Meanwhile, high taxation rates also undermine affordability and uptake. Excise duty tax on mobile operators rose from 4% in 2014 to 7% in 2016. In 2017, the excise duty shot up to 18%, before falling to 9% in 2018 to-date, according to the 2019 Finance Law. In addition to the excise duty tax, Article 27 of the Finance Law states, “Subscription contracts for post-paid and fixed mobile phones are subject to a stamp duty equal to 10% of the amount of the invoices sent to the customer.”

The ACERP’s 2018 report estimates the number of mobile subscribers at seven million – equivalent to a mobile penetration rate of 46.9%. Airtel Chad, Tigo Chad, Salam, and Sotel Fixed-Tawali are the leading telecom operators, with the lion’s share of the market held by Tigo (51.1%) and Airtel (48.5%). The number of internet users was estimated at 1.74 million, representing a penetration rate of 11.4% in 2018, compared to 1.5% in 2009.

While the ongoing infrastructure investments might improve internet speeds and expand access, including to broadband, to larger parts of the country, the high and multiple taxes will keep telecommunications prices high and undermine growth in subscriber numbers.

 Safety, Personal Data and Privacy

The Constitution of Chad provides for the protection of privacy in Article 49, stating: “The privacy of correspondence and communications is guaranteed by law.” Article 182 establishes the High Authority for Media and Broadcasting – an independent administrative body responsible for promoting freedom of the press, and access to information “within the framework of deference for national cultural values, public order and citizens’ privacy.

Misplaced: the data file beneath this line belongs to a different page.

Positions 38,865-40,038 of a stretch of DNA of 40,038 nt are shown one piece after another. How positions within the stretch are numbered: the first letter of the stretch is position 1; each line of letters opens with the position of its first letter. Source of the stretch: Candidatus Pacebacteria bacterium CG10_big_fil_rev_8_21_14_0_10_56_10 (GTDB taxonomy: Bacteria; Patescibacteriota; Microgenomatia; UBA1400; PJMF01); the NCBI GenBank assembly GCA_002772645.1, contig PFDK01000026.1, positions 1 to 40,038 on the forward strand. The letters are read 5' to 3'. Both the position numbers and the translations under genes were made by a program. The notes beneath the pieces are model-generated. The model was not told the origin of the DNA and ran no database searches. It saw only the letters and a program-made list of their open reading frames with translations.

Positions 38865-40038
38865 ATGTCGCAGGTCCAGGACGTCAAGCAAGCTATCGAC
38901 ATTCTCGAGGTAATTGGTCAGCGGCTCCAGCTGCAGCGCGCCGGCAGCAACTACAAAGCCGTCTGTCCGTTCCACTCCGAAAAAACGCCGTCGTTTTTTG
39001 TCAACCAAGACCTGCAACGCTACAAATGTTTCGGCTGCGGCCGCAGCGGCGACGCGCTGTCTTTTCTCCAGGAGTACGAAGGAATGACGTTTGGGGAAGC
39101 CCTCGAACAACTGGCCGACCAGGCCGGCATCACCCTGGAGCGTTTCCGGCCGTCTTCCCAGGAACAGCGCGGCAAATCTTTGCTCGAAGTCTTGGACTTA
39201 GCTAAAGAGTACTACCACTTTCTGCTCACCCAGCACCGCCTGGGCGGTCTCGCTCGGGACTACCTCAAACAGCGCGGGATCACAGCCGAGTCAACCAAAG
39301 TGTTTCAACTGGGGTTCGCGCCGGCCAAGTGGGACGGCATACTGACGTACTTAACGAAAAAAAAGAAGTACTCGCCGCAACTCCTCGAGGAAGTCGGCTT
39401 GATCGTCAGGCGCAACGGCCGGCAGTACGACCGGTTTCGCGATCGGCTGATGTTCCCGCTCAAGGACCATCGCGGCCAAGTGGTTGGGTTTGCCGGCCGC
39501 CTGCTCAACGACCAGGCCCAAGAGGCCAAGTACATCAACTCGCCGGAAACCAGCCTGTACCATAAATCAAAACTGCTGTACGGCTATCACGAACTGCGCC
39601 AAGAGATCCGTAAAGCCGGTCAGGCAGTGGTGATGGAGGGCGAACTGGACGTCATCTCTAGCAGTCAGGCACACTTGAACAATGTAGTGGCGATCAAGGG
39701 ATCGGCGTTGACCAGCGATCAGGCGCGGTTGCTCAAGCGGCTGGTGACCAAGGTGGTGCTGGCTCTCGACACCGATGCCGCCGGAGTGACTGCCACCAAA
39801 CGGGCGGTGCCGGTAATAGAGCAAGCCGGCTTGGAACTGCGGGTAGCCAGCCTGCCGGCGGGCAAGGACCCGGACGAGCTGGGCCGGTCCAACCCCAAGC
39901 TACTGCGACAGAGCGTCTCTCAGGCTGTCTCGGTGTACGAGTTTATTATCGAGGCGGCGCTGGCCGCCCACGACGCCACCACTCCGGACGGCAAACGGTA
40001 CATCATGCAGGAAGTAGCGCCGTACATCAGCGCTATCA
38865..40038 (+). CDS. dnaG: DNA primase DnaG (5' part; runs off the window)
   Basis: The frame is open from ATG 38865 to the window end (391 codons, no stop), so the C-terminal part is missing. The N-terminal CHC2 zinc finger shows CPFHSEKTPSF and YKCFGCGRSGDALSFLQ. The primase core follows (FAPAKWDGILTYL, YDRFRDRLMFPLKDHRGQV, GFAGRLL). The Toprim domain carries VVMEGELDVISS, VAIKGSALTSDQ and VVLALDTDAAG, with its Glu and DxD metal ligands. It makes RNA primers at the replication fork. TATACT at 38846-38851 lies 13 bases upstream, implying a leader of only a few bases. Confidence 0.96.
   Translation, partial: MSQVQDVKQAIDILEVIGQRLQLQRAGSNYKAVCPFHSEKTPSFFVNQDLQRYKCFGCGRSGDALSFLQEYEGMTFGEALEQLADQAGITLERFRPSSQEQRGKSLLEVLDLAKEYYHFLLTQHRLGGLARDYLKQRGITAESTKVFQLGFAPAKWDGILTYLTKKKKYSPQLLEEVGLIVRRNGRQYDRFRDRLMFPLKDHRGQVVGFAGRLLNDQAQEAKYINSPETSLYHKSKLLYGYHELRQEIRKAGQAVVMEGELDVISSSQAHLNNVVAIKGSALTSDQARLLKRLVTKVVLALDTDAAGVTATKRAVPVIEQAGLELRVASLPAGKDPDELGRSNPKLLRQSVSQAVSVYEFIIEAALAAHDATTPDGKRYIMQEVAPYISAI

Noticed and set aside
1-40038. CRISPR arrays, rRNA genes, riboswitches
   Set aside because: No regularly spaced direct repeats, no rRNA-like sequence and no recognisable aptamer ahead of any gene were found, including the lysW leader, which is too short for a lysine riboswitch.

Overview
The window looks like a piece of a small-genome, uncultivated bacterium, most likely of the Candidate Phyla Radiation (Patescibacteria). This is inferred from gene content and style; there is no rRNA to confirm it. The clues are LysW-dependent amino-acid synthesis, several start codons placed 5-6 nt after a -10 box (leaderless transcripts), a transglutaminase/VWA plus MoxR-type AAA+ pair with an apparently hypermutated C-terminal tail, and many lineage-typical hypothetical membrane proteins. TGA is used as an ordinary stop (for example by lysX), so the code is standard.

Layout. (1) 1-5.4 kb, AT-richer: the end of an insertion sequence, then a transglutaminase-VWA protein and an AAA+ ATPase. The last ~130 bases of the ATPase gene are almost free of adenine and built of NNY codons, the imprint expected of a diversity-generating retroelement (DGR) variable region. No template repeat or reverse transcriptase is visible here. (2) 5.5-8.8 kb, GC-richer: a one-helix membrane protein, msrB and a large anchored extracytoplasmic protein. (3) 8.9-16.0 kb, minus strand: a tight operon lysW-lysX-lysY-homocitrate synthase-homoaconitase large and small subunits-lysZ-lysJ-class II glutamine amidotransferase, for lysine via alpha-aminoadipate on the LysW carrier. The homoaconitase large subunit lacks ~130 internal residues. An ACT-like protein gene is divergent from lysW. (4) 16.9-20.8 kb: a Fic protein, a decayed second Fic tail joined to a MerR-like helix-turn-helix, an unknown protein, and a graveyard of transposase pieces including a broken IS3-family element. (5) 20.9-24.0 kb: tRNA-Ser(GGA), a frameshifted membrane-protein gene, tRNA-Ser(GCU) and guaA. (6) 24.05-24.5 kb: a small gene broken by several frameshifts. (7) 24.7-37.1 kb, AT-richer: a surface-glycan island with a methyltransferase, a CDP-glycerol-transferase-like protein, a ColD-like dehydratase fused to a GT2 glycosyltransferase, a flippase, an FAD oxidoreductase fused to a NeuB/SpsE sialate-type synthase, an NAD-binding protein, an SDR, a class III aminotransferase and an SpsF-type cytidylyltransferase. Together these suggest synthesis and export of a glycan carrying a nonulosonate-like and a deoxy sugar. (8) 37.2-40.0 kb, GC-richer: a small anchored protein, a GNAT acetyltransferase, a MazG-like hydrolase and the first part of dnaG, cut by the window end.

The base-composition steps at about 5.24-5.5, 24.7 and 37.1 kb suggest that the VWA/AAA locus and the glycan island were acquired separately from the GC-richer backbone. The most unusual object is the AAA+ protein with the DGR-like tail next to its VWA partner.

The above constitutional provisions are reflected in the 2015 law on the Protection of Personal Data, which aims to regulate the collection, processing, transmission, storage and use of personal data. It defines personal data as “any information relating to a natural person identified or identifiable directly or indirectly, by reference to an identification number or to one or more elements, specific to his physical, physiological, genetic, psychological, cultural identity, social or economic” (Section 5).